After the “whole world” went to the movies this summer, an old debate resurfaced: Can you check your mobile phone in a movie theater?
Norwegians have it They flocked to the cinemas this summer. Half a million people watched Barbie and Oppenheimer Follow Live, with less than 400,000 viewers.
The massive interest is largely global. Barbie has already made over a billion dollars. But not everyone managed to have fun in the hall.
Over the summer, many people on social media shared their frustration with people checking their cell phones during a movie.
Some describe people taking pictures or filming the screen, while others talk about moviegoers who regularly move around during a movie.
The majority condemns this behavior, but sometimes there are those who advocate short glimpses via a mobile phone.
The adults are the worst
Kristen Berg is Program Director at Nordisk Film Kino, Norway’s largest cinema chain. She says this is a problem they constantly encounter, and that they have received more feedback about this summer.
We disagree about this, but most people find it very annoying. It’s annoying to have light around you when you want to enjoy yourself in the darkness of the cinema. I find it very annoying myself, while others could care less.
Is it permissible to use the phone in the cinema hall?
Berg says the disorders vary from symptom to symptom and type to type. However, she does not agree with the myth that mobile phone use only applies to “young people with attention impairments”. on the contrary.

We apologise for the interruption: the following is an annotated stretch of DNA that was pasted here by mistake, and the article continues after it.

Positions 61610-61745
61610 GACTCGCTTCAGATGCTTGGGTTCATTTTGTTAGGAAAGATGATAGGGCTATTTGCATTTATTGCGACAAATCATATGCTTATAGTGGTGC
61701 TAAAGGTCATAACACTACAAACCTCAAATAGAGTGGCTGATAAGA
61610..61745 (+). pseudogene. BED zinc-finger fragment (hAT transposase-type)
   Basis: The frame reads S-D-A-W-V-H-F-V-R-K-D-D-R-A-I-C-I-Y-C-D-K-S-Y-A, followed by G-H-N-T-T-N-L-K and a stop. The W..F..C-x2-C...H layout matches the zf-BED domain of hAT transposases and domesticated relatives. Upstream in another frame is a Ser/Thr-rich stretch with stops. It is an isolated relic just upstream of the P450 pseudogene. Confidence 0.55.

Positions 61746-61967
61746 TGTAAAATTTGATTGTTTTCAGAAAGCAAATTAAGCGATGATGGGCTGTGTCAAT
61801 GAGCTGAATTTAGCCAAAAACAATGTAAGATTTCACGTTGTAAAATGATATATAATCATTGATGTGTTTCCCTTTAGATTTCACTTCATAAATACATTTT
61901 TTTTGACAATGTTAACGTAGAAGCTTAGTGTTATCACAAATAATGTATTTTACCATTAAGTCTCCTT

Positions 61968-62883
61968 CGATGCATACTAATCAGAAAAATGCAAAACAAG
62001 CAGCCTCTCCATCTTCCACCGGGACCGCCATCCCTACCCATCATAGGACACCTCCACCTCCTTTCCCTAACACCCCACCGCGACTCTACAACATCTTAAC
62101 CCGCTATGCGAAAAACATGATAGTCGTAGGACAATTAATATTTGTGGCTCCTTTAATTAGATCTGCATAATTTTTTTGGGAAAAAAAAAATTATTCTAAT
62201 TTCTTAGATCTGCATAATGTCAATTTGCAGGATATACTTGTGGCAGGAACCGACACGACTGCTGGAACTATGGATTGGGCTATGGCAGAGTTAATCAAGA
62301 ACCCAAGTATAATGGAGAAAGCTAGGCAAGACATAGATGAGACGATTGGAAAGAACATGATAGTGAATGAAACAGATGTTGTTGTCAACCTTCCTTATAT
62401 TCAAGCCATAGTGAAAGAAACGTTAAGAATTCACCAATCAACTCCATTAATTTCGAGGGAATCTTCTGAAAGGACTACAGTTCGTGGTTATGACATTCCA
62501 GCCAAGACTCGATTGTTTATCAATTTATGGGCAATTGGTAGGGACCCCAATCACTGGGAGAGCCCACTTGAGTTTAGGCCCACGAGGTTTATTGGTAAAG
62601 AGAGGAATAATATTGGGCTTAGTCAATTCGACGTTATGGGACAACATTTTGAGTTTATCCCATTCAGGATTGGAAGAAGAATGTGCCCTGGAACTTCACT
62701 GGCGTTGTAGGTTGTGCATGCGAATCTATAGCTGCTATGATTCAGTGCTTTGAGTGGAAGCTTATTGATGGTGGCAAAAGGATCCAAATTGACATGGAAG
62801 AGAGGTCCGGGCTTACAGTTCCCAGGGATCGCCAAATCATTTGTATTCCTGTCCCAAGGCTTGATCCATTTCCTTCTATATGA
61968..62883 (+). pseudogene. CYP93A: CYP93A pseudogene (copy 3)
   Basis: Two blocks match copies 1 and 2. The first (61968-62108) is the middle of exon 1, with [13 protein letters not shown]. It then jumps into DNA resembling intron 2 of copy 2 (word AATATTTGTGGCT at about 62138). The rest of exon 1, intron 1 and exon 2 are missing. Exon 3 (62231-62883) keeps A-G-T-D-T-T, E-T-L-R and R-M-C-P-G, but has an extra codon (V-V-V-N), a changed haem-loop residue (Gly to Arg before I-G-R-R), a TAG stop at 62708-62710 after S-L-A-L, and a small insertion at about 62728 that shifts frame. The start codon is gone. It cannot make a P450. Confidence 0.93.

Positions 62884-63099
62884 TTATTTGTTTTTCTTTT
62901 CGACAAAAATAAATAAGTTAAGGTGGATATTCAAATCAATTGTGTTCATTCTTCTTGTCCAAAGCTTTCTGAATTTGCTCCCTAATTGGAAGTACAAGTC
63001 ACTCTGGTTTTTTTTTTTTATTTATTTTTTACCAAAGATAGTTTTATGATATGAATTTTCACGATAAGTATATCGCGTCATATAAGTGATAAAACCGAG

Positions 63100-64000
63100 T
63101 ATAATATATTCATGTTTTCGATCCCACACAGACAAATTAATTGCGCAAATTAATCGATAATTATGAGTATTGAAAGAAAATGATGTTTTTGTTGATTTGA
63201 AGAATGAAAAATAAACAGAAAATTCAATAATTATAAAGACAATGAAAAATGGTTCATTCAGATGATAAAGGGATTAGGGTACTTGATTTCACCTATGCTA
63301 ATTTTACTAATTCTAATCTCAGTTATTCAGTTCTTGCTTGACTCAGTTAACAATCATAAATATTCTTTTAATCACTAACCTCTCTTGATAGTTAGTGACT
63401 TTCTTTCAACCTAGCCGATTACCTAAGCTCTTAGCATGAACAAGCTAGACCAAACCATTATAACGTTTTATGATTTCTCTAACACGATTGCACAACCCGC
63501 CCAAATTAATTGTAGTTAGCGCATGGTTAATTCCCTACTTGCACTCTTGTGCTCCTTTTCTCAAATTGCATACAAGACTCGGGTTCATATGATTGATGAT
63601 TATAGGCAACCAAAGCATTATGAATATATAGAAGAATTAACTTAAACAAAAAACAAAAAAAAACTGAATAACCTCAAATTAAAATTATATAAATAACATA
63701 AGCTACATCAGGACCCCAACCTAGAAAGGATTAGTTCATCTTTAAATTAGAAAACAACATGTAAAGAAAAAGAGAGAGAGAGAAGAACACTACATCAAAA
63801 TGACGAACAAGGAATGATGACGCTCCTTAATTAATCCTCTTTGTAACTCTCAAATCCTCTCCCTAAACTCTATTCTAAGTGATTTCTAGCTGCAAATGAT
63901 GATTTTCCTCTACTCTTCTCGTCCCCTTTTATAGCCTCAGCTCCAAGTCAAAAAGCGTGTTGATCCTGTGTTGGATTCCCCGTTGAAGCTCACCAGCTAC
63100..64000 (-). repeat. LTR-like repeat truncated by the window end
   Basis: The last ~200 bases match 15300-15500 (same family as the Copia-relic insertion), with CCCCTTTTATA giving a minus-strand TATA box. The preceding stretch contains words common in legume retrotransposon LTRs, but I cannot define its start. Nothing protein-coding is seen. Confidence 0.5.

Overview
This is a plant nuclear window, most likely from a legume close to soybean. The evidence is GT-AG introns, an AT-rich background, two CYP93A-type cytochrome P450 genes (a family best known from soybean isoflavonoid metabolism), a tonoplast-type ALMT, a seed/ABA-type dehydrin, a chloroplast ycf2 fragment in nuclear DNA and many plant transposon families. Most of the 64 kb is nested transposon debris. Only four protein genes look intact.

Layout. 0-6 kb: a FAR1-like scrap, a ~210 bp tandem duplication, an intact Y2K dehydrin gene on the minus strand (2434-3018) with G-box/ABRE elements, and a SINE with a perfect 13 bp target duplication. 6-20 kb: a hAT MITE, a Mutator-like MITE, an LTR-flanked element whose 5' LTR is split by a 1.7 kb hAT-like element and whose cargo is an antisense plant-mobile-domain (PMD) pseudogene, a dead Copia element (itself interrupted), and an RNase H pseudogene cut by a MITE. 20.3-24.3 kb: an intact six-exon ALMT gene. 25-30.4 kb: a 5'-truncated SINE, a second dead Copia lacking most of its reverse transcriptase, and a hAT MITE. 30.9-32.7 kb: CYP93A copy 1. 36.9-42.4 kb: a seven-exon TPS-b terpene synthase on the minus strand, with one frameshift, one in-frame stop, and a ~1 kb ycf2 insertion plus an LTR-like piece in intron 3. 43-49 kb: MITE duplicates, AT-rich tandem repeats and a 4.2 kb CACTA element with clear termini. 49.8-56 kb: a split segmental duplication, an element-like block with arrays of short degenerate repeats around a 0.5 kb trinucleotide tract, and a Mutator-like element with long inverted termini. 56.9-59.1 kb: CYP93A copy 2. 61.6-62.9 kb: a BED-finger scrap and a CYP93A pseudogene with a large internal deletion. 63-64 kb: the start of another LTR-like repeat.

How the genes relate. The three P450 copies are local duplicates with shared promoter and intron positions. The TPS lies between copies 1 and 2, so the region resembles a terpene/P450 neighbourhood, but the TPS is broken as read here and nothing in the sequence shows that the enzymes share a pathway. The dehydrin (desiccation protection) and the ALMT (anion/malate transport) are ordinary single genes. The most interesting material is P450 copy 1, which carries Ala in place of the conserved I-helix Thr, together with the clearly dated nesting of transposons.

– Most often this applies to adults who simply check Facebook and respond to messages. I’ve spoken to many colleagues who say the same thing.
They often have hosts in the halls at their shows, she says, who happen to have to talk to audience members who aren’t paying attention.
– Then they will be embarrassed. People themselves actually know that this is not good etiquette, so then you get caught with your pants down.
I don’t want to be “chief of police.”
It is also not always that only adults are to blame for disturbances. When there’s a horror movie on the programme, youth gangs are often the worst, Berg says.
– I remember, for example, when the horror movie “Smile” broke out here last fall, there was a lot of commotion during several screenings.
So what do they do about the problem?
– It’s a matter of how we should be police chiefs. We don’t want to spoil the experiences for them either. But if 10-15 people destroy 200 people, this is rude at best.
Although cinema staff often encourage people to put their cell phones away before a show, sometimes stronger licking is required.
– During last fall’s “Smile” phenomenon, we had Securitas guards.
– You don’t want to act like you do at certain parties, do you? You must either hand over your mobile phone, or keep it in a similar condition bag locked?
No, we didn’t discuss that. We talk about the problem, but we don’t have a concrete solution. We will continue to encourage people to keep their mobile phones in their pockets.
VG has also been in contact with cinema chain Odeon, which did not respond to inquiries.
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